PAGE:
Righteousness, in its simplest form, is doing the “right”thing. It can be argued that observing the mitzvot is practicing righteousness, and it certainly does lead us into righteousness, but its more than simple observance. It’s about attitude when we do a mitzvah.
We meet many people who are self-righteous. They see themselves as paragons of virtue, and assume they are in the right when they are condemning the actions of others. The problem is not with their virtues, but with the attitude they bring to the table. When people compare themselves with others and find the other person coming up short, there is a level of arrogance present that doesn’t jive with the idea of righteousness.
In an earlier writing, I talked about humility not comparing ourselves with others but with what we should but don’t always do ourselves. True righteousness is practiced in humility, realizing God is our judge and we are accountable to Him. Paul said in Ephesians 4:1-2, “Therefore I, the prisoner of the Lord, implore you to walk in a manner worthy of the calling with which you have been called, with all humility and gentleness, with patience, showing tolerance for one another in love.”
Righteousness is the way we treat one another. It involves kindness and gentleness. It’s easy to do that with people who don’t really bother us, but we are asked to do this with all people, regardless of whether they are our favorites or not. We are supposed to live our lives in such a way that people see Yeshua in us. He was righteous. He was kind toward people, and if anyone is going to see Yeshua in us, we need to have the kind of righteousness He had toward others. Paul said in Gal. 6:1, “Brothers, if someone is caught in a sin, you who are spiritual should restore him gently. But watch yourself, or you also may be tempted.” Even if something is not a sin, we need to be gentle with people around us. The world is a harsh place, and gentleness is healing. This is the effect we need to have on people.
Two people who had a great effect on my life, were Jean and Elmer Hiebert. When I was a young Yeshua follower in college, they ran a bookstore that didn’t make any money, but was dedicated to reach out to college students. I hung out at their store every day, mainly because of their kindness and warmth. They didn’t teach me theology, they taught me to see people with compassion and love. I had never seen love like that before. In short, I saw Yeshua in them, and it changed me forever.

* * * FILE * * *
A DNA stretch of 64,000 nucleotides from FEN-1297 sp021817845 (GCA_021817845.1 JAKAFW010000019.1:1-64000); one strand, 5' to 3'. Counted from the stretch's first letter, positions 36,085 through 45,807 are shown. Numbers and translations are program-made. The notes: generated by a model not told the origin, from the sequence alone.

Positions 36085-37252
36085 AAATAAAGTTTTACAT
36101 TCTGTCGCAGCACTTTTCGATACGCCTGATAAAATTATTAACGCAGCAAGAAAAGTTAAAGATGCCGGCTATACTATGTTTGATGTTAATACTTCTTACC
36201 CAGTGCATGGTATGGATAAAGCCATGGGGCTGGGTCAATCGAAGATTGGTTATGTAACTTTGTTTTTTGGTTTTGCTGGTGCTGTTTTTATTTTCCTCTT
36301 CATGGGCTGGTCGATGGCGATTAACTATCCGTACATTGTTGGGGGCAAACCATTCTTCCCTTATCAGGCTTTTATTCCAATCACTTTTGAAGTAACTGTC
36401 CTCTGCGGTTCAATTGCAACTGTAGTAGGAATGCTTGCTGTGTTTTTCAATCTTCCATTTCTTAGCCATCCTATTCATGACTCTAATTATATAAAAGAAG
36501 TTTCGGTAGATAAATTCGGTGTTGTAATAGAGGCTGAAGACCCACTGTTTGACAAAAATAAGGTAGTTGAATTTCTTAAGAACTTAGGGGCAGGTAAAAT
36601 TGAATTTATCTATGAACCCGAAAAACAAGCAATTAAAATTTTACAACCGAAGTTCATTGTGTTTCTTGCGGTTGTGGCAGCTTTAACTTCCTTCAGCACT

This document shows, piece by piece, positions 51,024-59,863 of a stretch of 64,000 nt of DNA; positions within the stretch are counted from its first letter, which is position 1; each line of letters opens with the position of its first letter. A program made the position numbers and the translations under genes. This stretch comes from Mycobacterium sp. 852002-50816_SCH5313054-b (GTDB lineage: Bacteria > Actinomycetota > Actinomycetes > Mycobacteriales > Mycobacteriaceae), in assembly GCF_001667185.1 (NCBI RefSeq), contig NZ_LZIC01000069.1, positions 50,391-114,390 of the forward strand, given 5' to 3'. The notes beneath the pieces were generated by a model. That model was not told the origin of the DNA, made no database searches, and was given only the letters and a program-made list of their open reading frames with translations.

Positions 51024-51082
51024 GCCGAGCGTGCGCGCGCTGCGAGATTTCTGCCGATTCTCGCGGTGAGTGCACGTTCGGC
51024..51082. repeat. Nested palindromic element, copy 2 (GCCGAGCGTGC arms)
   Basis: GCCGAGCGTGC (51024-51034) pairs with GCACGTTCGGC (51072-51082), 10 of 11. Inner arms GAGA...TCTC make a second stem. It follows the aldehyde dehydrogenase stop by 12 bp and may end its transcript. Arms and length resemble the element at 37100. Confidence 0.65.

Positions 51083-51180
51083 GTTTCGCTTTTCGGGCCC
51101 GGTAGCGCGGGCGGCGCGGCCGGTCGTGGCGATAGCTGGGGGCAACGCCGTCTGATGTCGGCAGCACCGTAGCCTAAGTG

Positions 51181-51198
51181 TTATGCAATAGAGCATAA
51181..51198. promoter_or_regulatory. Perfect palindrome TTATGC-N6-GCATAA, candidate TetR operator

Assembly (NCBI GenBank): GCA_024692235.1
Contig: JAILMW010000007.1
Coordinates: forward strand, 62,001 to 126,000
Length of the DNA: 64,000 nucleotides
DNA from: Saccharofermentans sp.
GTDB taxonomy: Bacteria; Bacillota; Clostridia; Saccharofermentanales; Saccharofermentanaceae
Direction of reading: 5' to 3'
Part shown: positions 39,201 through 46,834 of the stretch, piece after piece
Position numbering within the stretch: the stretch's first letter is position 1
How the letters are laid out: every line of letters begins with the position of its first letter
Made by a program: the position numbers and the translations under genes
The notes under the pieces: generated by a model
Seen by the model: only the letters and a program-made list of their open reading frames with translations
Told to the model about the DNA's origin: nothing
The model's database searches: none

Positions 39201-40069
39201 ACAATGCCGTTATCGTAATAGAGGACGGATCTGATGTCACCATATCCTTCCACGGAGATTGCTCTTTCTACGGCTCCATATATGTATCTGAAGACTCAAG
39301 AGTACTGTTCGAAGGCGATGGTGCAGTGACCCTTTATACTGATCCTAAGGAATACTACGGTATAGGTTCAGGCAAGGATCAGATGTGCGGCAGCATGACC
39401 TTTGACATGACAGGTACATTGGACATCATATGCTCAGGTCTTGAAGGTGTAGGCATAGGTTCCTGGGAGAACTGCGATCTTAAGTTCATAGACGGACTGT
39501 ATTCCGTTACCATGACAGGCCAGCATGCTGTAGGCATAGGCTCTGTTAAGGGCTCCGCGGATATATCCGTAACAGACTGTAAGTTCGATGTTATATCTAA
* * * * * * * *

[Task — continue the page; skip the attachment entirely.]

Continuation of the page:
In the parable of the Sheep and Goats, Yeshua speaks of the righteous, saying, “I was hungry and you fed me, I was thirsty, and you gave me something to drink. I was naked and you clothed me, I was sick and you visited me.” The righteous, in Yeshua’s view, were not the people who hold the right doctrines, but the people who act with kindness and love.
There is a story of a renowned rabbi who received a message from heaven that he would spend eternity with a local bartender. He was surprised and went to visit the bartender. He told him what was revealed to him and asked if he was a religious man. The bartender said he wasn’t very religious, but when anyone was hungry, he gave them a meal. If they had no place to sleep, he let them sleep in the bar. If he knew of a widow in need, he tried to send her some money. The rabbi told him he would be honored to spend eternity with him.
Genuine righteousness is kind towards others; it restores and builds up. Counterfeit righteousness judges others and condemns. It makes people feel like failures. It’s not a question about who is right and who is wrong, but about how we treat people especially those who need encouragement the most.
also posted in Riverton Mussar: A Wellspring For Ethical Change